Last night in guild chat, one of our friends who wasn’t really following Guild Wars 2 closely asked about the microtransaction details.  As in, how much, how often, how annoying, etc.?  We didn’t have a lot to report; ArenaNet hasn’t done a “How We’re Going to Plunder Your Wallet Week” yet, and is most likely still trying to figure all the details out before releasing any to the public.  The same public, after all, that completely freaked out when the company let it slip that people might have to pay money to equip armor cosmetically.  I can’t blame them for holding back the business model as long as possible so that players won’t have all this spare time with no GW2 to play in which to complain.

But the truth is that, yes, Guild Wars 2 is going to have to fund itself in some way other than just box sales, and players need to accept that.  The game is considerably more substantial in scope and design than Guild Wars 1, not to mention mostly taking place in a persistent world rather than isolated (and therefore cheaper to run) instances and lobbies.  I was actually kind of surprised that ArenaNet confirmed that GW2 would be playable indefinitely after the game was purchased without a subscription, but if they can pull that off, it puts the game in a very good position against its competitors next year.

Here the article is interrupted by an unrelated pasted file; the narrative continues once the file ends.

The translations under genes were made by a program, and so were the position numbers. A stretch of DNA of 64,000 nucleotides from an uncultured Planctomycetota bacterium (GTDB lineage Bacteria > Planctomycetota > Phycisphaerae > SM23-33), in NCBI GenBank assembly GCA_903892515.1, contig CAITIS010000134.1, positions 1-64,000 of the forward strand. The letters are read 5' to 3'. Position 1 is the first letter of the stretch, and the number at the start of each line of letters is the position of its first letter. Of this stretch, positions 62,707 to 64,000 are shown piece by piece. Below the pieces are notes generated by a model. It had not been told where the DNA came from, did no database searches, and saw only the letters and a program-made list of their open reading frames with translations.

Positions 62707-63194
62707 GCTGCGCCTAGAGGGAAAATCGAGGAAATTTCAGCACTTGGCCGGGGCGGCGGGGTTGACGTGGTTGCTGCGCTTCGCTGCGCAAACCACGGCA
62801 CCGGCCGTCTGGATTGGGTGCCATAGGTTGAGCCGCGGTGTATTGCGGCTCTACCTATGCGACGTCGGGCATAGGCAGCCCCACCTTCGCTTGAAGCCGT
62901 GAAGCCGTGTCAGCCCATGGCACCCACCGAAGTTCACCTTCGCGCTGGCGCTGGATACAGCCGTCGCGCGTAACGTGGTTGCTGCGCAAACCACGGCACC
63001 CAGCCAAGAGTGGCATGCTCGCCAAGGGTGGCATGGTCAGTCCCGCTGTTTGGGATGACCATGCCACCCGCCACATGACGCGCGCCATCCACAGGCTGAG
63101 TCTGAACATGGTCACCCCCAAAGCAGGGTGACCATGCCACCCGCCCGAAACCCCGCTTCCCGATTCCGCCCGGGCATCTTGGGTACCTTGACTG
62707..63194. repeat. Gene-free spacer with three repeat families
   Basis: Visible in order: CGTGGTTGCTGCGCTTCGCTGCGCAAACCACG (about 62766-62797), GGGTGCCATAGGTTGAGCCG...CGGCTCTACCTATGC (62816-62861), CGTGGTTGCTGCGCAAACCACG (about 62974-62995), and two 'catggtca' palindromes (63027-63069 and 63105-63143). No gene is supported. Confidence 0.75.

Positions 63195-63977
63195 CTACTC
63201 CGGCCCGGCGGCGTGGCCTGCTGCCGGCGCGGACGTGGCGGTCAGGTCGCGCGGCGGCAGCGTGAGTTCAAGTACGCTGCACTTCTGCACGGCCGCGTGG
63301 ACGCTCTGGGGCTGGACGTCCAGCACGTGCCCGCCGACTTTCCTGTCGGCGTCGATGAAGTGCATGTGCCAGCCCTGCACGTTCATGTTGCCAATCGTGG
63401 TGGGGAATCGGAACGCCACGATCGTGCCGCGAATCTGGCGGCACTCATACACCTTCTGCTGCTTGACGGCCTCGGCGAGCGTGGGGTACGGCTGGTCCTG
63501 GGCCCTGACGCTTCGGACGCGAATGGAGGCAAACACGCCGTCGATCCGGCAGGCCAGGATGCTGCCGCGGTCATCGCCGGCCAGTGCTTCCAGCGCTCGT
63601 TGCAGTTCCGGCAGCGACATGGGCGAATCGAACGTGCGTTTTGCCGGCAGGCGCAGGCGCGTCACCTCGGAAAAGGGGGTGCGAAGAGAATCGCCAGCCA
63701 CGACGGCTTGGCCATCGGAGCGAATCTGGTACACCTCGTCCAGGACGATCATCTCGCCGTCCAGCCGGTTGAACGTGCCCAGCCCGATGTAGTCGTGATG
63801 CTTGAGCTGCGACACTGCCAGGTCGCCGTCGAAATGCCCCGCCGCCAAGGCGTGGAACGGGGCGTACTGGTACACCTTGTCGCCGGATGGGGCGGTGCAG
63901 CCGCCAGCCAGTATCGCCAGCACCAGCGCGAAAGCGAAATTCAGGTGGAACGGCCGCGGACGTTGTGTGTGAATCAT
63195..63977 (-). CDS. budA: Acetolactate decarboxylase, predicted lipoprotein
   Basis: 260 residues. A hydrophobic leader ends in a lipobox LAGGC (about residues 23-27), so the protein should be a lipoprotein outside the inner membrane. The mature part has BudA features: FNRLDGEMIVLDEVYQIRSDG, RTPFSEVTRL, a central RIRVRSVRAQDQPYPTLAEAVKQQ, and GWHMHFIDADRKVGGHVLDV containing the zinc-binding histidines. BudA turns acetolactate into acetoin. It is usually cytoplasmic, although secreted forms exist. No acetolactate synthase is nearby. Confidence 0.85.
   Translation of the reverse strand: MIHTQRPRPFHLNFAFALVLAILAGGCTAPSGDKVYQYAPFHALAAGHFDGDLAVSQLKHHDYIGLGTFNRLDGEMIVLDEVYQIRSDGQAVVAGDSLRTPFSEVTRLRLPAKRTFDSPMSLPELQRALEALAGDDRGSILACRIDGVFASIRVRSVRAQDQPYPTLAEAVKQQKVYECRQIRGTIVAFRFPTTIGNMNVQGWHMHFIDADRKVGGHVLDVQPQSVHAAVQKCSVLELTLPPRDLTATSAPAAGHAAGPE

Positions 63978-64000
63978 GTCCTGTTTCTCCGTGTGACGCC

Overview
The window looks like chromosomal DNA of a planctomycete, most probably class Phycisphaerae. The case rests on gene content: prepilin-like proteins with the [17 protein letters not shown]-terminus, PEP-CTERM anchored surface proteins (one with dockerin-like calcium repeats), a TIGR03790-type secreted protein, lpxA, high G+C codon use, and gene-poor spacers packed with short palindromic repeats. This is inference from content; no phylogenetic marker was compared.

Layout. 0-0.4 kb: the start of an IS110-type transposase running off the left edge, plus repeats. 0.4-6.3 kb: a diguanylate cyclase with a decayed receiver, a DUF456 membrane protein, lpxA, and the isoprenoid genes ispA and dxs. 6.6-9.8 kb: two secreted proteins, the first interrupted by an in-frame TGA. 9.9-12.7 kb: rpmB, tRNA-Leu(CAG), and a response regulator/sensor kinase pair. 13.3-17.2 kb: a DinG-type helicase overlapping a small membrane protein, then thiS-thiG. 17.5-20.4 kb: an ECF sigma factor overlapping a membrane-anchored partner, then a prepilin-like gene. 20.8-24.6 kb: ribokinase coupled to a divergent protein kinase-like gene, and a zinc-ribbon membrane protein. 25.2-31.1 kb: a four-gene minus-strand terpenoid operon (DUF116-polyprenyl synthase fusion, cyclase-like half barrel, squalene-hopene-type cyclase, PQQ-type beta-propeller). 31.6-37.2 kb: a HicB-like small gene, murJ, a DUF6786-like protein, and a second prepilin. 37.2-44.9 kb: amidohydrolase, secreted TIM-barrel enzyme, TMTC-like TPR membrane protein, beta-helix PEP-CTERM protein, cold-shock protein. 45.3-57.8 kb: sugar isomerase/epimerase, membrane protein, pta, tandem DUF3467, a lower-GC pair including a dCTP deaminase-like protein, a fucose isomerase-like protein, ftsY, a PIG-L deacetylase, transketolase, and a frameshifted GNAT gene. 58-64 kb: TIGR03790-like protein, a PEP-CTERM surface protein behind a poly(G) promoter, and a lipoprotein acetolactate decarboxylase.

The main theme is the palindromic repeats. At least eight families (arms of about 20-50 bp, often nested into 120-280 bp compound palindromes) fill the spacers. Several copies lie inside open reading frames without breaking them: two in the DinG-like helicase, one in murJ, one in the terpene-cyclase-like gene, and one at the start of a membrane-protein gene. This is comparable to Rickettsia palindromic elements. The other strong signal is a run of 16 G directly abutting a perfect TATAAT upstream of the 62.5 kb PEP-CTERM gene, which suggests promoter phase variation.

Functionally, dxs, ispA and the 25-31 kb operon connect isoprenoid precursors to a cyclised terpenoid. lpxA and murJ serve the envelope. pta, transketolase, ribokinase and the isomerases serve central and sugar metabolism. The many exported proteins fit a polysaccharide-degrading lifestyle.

The company has to make bank somehow, which really only leaves a few avenues open: microtransactions, engaging in RMT while skimming off the top of player transactions, and pumping out content/expansion packs that can be sold to players.  Let’s not forget that Guild Wars 1 already has a cash shop on the website — it’s not the best shop in the world, but it’s pretty much the only way that ArenaNet makes any money off its long-term players considering that it hasn’t put out a new box product since, what, 2007?

Apart from the cosmetically inclined transmutation stones, ArenaNet also floated the possibility that it would sell additional dungeons, kind of a la Dungeons & Dragons Online.  Again, lots of freaked out players who feel as though they’re owed all future content for free without paying any sort of sub.  However, ANet came back and gave a reasoned response as to why charging for additional content works out in the favor of players: